I frequent Grain Express when I’m craving a laksa, and don’t want to risk being disappointed by a mediocre dish. Yes, it is in a food court, but it’s in a food court at Box Hill. Enough said. Haha, but no, seriously, Grain Express does one of the best curry laksas I’ve had (and I’ve had more than a few). I recently enquired about what brand of paste they use for the soup, but was informed that the chef makes his own, this did not surprise me. When I look for a good curry laksa, I look for a few things..
1. The soup must be creamy, but not overly so. I hate it when all you can taste is coconut milk, but at the same time it’s almost just as bad if it’s watery.
2. The laksa base itself must be flavoursome.
3. There must be a thick layer of chilli oil on top of the soup! I like my laksa to have a bit of a punch to it, but I am more than happy to devour a mild one, as long as it’s still got that oily goodness on top. Obviously it shouldn’t be half oil, half soup, but more often than not I have been served a laksa with no or VERY little chilli oil, which is disappointing. Clearly it depends on the type of base used for the soup, as the oiliness will usually come from that (so if you’ve been served a laksa that has been made with a powdered base, it probably won’t have any of that nice stuff on top), but if it doesn’t I like to add some myself
4. The additional ingredients (chicken, tofu, etc.). To me this point is not as important as the others, as the soup itself is what I crave – if I craved some amazing chicken or tofu or noodles, I’d just get any type of noodle soup. This may be more important to some people, but I think for me, as I am quite limited to what I can have in a laksa (usually just chicken and tofu, with the obvious inclusion of hokkien and vermicelli noodles, garnishes and occasionally vegetables as I’m allergic to all types of seafood) it’s not a huge deal. In saying that though, if every bit of chicken is gristly I won’t be impressed
Chicken Curry Laksa
One of the nice things I have noticed about Grain Express is that they are usually pretty generous with their ingredients/toppings. As you can see here, I have a fair bit of chicken and tofu (obviously some is in the soup itself).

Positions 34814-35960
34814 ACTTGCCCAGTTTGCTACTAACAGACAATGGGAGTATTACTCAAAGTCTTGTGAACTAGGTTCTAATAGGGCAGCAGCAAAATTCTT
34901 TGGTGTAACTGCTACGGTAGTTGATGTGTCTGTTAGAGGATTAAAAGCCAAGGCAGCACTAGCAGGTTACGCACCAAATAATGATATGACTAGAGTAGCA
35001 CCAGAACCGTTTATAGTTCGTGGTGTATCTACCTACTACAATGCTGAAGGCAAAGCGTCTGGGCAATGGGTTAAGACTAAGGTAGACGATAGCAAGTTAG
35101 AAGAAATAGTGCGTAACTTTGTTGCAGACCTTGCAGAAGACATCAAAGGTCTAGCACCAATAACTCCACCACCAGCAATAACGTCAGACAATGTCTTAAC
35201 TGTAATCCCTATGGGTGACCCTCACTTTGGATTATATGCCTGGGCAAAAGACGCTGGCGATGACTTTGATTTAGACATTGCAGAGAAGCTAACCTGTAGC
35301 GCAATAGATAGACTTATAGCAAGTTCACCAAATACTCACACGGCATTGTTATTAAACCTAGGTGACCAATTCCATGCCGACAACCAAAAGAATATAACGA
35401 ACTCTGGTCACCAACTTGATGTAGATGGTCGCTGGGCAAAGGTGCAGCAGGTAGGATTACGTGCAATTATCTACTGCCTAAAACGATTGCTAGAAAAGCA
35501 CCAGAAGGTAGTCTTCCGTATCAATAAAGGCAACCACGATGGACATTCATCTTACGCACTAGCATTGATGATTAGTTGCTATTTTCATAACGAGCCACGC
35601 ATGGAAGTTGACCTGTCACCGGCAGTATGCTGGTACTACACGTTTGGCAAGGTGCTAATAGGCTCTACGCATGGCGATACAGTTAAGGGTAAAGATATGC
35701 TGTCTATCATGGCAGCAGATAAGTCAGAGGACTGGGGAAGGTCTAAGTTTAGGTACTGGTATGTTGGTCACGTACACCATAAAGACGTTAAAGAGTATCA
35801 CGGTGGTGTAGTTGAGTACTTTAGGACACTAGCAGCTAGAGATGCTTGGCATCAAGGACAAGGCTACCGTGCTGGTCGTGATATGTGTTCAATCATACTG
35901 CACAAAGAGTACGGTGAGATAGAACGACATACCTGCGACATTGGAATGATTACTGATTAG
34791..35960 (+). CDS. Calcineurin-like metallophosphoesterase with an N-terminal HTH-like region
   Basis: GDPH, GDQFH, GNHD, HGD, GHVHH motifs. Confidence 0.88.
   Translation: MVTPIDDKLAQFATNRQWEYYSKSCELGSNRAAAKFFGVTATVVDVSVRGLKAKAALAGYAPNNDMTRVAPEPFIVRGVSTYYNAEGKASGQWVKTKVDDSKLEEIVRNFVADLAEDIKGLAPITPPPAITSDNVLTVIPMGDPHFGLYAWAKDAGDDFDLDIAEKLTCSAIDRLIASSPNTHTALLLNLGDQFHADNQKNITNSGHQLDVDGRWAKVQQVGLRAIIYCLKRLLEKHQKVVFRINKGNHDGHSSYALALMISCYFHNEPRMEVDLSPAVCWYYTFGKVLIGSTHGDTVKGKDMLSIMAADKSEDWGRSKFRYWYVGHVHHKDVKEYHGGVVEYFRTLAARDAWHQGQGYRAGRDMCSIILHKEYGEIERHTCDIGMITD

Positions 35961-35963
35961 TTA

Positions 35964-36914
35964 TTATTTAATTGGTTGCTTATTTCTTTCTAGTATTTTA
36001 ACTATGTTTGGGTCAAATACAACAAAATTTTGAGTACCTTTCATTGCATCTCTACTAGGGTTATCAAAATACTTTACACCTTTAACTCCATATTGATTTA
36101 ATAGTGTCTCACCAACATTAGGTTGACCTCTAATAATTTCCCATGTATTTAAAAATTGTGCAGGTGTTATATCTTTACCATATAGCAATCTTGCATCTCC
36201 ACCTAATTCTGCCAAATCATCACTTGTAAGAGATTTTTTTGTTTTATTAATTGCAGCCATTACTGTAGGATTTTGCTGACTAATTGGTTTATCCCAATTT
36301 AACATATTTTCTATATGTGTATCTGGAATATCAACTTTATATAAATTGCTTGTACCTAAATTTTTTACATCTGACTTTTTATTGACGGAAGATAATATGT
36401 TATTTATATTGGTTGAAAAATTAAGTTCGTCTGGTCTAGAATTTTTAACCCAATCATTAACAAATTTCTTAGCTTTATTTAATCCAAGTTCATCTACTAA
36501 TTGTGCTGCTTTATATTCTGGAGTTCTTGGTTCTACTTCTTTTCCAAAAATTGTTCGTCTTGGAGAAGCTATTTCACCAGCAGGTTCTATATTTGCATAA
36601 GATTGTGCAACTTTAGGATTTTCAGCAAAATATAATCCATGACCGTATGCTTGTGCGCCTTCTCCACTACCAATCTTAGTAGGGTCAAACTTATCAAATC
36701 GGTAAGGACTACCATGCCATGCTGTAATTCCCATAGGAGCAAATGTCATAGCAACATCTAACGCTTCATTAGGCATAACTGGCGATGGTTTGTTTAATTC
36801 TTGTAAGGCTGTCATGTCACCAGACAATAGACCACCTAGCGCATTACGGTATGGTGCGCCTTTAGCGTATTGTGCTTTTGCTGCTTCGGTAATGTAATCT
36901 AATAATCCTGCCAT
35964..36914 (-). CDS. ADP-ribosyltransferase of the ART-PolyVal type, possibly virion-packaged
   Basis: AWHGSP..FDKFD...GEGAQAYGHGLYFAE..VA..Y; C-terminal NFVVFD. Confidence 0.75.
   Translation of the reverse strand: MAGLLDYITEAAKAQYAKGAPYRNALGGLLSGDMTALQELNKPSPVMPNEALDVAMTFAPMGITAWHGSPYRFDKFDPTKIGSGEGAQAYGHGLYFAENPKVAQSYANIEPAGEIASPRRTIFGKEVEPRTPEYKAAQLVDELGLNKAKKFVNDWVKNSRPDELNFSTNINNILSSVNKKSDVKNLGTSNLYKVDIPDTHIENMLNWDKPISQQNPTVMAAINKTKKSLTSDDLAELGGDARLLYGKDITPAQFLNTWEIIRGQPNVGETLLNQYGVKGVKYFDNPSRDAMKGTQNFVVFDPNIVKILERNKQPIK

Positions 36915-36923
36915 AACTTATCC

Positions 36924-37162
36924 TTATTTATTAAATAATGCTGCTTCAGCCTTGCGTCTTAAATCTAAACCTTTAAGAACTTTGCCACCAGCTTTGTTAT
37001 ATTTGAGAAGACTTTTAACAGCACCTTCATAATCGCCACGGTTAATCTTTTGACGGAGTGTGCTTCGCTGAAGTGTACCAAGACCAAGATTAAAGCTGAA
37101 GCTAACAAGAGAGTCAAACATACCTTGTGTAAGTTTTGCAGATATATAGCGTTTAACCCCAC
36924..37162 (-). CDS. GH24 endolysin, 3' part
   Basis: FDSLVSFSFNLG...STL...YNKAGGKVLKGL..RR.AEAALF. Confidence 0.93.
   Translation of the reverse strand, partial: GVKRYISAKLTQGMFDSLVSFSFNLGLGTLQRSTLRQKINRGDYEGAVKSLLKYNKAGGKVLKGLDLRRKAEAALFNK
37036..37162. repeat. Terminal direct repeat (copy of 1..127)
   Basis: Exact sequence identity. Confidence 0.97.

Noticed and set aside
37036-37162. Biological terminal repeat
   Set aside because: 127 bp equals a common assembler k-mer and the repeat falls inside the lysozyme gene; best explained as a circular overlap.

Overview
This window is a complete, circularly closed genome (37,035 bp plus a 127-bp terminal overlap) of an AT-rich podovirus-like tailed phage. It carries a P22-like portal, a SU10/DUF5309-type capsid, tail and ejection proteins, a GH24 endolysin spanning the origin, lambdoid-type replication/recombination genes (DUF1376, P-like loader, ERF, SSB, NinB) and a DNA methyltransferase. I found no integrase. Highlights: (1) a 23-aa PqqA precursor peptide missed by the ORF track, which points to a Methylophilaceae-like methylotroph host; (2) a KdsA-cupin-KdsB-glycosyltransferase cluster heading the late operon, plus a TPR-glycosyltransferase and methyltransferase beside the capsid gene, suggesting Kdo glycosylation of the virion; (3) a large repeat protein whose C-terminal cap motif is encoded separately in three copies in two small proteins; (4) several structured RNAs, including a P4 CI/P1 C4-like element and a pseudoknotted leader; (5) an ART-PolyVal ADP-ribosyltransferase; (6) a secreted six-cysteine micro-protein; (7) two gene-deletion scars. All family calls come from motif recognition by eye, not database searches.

Here is a photo of Cam’s lunch. It wasn’t from grain express, and I can’t remember what the place was called, but it was the Japanese place on the left of Grain Express. He said it was tasty, so I thought I’d throw it in
I was extremely full after the laksa, but Cam and I had wanted to try out Mister Dorayaki’s Japanese pancakes (and waffles, in my case) for a while, so we decided to stuff some more food into us!
Dorayaki is literally just a type of Japanese pancake, so I guess their name makes sense!
Cute menu board.
Nutella waffle, $5.50.
This was my choice, although I did share half of it with Cam Anything with Nutella on/in it wins me over straight away.. I don’t even remember what other options were on the menu! From what I could tell, they make the waffles with the same batter as the pancakes, as it’s not your traditional stiff, crunchy on the outside, soft in the middle waffle. But YUM! It was so tasty. I love Nutella… >_>
Custard pancake, $2.90.
This was Cam’s choice, as he loves custard. When you make your order, they warm up the pancakes for you, so the custard was all warm and gooey on the inside.
I thought this place was pretty cute, I would definitely go there again if I was looking for a snack!
Grain Express & Mister Dorayaki
North Precinct Diners Life food court, Centro Box Hill
Box Hill, VIC